Let’s look at it from a different perspective. If I had missed Sunday’s coverage and were relying on the ESPN ticker to fill me in on the final results – perhaps while watching Red Sox-Yankees that evening – the first thing I would’ve wondered after seeing that Watson was triumphant would’ve been, “What happened to Matt Kuchar? He started the day only 1 shot back.”

But instead of providing this type of perspective, ESPN opted for a seemingly random display of content, including, “Rory McIlroy finished 8th” and, “Defending champion Adam Scott finished at +1.”

Thanks! Neither McIlroy nor Scott were in contention at the start of the final round, so why would their results have been noteworthy to ESPN viewers?

I know why.

Because with no Tiger and no Phil, ESPN felt no other recourse than to pick two of the biggest remaining names and give them the Tiger-Phil ticker treatment.

Ugh. They didn’t even bother to include that Jonas Blixt finished tied with Jordan Spieth (who was mentioned) for second.

That’s ESPN for you. They could’ve given us context, but they gave us so much more.

Peculiar storyline at Masters.com

"How wide is it?"

“How wide is it?”

I downloaded the Masters mobile app to find one of the top storylines on the front page was: “Wide open field at this year’s Masters.”

Huh? Wide open field? Moreso this year than any other year?

Oh that’s right, that’s code for you-know-who isn’t playing. NOW it’s okay to talk about how “wide open” this tournament is. I mean, anybody could win it. Funny how that was never the story the last several years – even though Tiger Woods hasn’t won this event since 2005. Guys named Trevor Immelman, Angel Cabrera and Charl Schwarzel have won it – but those weren’t “wide open” fields when those Masters began.

Such is this era of golf coverage. Some of us will enjoy the “wide open field” because it means we’ll likely see more players in lieu of the prototypical Tiger-palooza coverage in which we watch him stand on the tee, circle his ball on the green, walk from shot to shot – to the point where we feel like creepy stalkers.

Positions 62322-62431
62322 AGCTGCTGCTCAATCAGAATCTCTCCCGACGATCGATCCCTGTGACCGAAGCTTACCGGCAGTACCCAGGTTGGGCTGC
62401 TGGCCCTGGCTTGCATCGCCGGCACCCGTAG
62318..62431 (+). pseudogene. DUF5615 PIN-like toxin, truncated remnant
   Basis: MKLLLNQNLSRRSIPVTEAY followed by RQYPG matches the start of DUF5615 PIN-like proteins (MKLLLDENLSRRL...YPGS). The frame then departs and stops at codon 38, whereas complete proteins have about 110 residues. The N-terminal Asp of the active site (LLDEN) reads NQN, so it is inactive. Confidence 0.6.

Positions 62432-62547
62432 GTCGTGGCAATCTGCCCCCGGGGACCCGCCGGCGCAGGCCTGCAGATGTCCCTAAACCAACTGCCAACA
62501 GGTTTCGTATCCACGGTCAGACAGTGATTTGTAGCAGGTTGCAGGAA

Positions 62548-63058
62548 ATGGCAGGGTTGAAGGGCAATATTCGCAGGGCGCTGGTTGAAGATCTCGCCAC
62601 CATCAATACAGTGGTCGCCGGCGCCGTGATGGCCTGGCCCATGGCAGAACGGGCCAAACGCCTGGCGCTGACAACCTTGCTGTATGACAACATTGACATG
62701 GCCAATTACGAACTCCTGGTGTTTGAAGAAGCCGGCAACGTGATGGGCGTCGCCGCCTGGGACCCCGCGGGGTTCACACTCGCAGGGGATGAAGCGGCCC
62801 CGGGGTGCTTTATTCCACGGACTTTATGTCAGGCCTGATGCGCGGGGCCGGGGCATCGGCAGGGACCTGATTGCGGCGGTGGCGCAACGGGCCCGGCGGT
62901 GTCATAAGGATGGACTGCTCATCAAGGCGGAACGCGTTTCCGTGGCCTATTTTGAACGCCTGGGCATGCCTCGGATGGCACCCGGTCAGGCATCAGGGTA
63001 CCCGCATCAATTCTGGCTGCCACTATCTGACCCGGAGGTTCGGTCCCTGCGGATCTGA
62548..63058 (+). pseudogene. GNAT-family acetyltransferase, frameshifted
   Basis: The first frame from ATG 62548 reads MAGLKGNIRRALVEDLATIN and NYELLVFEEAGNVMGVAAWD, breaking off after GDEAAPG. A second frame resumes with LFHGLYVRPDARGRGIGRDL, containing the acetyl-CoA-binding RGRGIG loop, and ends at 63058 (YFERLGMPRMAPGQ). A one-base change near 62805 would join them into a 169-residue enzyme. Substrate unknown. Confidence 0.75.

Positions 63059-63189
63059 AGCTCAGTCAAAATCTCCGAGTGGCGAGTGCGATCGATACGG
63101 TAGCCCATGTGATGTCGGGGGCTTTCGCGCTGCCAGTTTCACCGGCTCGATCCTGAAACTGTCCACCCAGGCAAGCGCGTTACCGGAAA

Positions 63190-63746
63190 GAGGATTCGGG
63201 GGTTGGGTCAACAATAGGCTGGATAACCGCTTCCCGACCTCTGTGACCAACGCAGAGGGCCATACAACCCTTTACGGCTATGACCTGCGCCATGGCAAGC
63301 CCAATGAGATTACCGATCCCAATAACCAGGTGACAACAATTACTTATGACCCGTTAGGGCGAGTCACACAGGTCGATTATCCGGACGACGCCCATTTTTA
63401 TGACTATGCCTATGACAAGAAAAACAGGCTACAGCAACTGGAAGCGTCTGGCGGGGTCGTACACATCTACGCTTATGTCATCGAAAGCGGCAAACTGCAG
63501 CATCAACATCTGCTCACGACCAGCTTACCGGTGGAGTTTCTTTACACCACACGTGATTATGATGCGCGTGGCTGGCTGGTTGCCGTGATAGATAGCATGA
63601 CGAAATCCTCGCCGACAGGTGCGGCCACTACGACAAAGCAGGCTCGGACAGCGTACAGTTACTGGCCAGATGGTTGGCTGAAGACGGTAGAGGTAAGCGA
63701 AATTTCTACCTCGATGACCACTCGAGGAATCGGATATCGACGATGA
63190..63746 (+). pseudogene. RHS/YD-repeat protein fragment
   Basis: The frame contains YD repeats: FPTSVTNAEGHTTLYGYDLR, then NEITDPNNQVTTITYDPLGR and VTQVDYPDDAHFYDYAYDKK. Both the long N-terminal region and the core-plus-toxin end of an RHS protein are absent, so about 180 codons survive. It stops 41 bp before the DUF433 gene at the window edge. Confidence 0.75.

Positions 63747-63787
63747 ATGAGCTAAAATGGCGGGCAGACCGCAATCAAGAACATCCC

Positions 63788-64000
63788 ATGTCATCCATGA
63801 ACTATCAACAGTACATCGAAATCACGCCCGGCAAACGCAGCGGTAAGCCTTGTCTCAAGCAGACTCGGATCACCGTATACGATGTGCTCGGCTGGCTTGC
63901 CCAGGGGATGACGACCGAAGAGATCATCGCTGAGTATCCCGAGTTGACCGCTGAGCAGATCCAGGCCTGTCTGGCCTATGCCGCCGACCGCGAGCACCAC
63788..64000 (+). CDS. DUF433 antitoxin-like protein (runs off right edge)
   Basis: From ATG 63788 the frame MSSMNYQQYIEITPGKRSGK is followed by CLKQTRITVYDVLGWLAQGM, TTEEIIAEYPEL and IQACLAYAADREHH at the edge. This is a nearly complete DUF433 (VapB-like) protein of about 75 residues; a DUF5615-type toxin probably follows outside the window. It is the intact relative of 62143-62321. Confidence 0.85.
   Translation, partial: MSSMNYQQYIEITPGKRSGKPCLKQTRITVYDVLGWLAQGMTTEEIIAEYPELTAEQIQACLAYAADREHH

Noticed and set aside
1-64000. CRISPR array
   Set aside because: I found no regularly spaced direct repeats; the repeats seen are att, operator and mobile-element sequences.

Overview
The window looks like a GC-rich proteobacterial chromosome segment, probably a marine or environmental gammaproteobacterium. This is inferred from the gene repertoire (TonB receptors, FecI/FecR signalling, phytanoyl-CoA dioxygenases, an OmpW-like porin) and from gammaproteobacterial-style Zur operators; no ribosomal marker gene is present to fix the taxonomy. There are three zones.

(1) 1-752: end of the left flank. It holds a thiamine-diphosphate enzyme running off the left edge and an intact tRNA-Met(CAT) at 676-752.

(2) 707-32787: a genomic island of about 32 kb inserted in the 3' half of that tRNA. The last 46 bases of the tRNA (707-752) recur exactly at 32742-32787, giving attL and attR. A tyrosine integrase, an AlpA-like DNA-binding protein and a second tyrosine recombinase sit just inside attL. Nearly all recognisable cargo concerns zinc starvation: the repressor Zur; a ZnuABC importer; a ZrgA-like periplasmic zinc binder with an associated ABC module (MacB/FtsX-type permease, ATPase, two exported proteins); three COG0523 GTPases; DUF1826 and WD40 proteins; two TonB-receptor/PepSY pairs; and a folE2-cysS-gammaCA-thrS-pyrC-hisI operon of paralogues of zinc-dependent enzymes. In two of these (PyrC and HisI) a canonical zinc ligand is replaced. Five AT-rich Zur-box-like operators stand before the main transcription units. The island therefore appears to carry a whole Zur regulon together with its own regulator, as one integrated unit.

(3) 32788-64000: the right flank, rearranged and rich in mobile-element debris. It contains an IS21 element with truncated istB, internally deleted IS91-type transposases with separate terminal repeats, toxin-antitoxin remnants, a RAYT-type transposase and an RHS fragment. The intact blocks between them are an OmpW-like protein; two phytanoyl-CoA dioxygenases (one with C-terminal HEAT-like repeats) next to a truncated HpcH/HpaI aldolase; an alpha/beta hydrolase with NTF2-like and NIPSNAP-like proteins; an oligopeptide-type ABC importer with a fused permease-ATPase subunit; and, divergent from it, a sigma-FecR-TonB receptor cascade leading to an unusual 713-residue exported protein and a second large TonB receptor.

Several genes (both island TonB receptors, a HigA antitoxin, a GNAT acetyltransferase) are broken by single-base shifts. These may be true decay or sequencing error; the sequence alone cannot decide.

On that note, enjoy the tournament, enjoy your Spring Break (if you have kids and aren’t in college) and don’t forget to have a Happy Easter – we’re not afraid to use the E-word in this space.

Commentary will return in late April-early May. Follow me on twitter: https://twitter.com/distd2.

Dems imitate art… again. (Holder = Nicholson)



I’ve just created a new topic category for this site called “Dems imitate Art” – because, intentionally or unintentionally, it keeps happening.

A couple months back, we saw Congressman Keith Ellison and Speaker Nancy Pelosi trumpeting the benefits of unemployment and work-life balance – including a talking point to the effect of unemployment as an opportunity to try something new like painting.

Clearly, they took this page from the book of George Clooney’s character in “Up In the Air” – in a scene with J.K. Simmons dubbed on Youtube as the “Follow your dreams” monologue. (See clip here. Warning: contains explicit language.)

Can I prove they pilfered the premise from this movie scene? Nope. I just know it. It’s obvious to me.

It’s a stratagem reminiscent of the Clinton years when then President Clinton would sometimes synchronize legislative (or Executive Order) announcements with the release of a Hollywood movie – there was one that Drudge cited involving the environment and some Travolta movie about the environment.

I surmised the most recent example while hearing clips on Glenn Beck’s radio program of Eric Holder’s testifying to Congress Louie Gohmert at a congressional hearing (see recap on TheBlaze here).

In this example, Holder displays the same contempt for the American system of government as his boss regularly does – you know, that pesky Constitution that always seems to get in the Progressives way of “progress”.

You can read about the “good luck with your asparagus” remark and its context at TheBlaze. The objective of my site is to give commentary you haven’t heard/read elsewhere. So with that backdrop, I am proposing that Holder’s contempt is – though this time unintentionally – strikingly reminiscent to the Jack Nicholson Colonel Jessup character in Rob Reiner’s A Few Good Men.

As part of Nicholson/Jessup’s signature soliloquy in that film – one that I can recite verbatim, incidentally – Nicholson is clearly perturbed and perplexed that someone sees the need for him to be there in the first place.

I have neither the time nor the inclination to explain myself to a man who rises and sleeps under the very blanket of freedom that I provide, and then question the manner in which I provide it. I’d rather you say, ‘Thank you!’ – and went on your way. Or, I suggest you pick up a weapon and stand a post. EITHER WAY, I don’t give a damn what you think you’re entitled to!”

-Said Jessup.